Forecasting revenues is tough at any time, and so much harder for startups. Rather than trying to find a precise number, it's often easier to develop a range--bookends of high and low projections.
Web advertising is typically paid for in one of two ways:
* Impression (CPM ) based: Advertisers pay to have their ads shown to your visitors, and pay per impression. The CPM (cost-per-thousand impressions) varies dramatically depending on the value of your audience; it can range from pennies to hundreds of dollars or more for niche audience.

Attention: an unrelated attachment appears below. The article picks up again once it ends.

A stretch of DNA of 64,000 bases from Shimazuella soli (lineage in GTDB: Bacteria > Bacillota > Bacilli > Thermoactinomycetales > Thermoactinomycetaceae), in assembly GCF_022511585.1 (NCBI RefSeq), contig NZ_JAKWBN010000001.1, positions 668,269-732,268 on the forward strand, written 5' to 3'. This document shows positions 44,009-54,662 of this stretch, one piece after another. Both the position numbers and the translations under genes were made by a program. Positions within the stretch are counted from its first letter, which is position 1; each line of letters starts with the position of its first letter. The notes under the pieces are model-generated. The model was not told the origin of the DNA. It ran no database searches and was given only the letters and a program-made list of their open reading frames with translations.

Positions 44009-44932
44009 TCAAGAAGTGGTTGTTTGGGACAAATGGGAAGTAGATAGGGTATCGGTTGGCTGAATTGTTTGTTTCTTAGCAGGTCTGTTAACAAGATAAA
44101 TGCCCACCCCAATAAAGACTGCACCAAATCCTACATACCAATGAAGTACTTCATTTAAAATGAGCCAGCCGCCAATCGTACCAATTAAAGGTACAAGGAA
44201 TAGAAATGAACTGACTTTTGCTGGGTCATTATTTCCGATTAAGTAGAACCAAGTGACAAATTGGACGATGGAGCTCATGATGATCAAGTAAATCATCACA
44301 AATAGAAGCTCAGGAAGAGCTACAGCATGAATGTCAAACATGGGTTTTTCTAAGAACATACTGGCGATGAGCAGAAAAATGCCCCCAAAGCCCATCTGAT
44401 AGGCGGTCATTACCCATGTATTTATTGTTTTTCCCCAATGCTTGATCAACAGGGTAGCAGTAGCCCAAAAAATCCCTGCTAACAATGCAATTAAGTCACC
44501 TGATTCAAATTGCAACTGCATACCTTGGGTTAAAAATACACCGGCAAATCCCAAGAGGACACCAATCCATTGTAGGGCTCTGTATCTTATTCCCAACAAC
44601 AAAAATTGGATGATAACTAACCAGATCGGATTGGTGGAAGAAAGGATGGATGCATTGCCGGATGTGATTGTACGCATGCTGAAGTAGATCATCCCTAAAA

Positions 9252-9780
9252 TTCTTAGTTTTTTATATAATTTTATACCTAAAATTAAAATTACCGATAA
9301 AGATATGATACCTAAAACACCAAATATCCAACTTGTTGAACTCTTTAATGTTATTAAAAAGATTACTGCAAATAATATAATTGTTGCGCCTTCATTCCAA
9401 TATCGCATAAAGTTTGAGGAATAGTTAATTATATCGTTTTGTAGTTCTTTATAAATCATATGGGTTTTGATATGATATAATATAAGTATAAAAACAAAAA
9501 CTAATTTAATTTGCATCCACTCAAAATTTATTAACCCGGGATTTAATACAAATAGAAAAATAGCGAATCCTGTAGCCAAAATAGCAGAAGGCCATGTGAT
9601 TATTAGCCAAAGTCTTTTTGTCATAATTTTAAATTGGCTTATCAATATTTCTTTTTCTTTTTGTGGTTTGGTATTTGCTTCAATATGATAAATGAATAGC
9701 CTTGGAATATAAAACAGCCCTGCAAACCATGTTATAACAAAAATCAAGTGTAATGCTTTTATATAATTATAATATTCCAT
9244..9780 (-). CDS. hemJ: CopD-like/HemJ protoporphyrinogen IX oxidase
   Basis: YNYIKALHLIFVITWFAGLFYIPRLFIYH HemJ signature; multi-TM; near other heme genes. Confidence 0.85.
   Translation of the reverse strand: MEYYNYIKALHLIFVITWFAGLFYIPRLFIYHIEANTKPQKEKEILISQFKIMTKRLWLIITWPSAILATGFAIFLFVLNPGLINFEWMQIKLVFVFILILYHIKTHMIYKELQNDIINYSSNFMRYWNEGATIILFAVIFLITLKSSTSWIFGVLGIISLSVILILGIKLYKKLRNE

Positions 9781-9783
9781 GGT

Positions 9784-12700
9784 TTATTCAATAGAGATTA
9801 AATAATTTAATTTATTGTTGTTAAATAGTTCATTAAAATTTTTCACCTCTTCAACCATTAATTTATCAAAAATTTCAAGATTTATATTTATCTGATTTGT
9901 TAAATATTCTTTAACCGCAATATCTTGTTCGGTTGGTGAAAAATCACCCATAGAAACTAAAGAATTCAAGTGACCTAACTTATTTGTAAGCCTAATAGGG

* Performance (CPA) based: Advertisers pay only when a site visitor completes an action (fills in a form, purchases, etc.)
A revenue model for impression-based advertising would look like:
# ads per page * # pageviews * CPM
A revenue model for performance-based advertising would look like:
# ads per page * # pageviews * (% that take action) * CPA
Obviously you make more if you have more ads, but at the risk of driving away your visitors.
The common element is that if you have a lot of good quality traffic then advertisers will be more interested.
Steve Adams is vice president of marketing for Protus, a provider of Web-based services for small- to medium-size businesses. He is a seasoned industry speaker having spoken at a variety of telecommunication trade shows and conferences. He is a graduate of the University of Waterloo and the Ivey School of Business.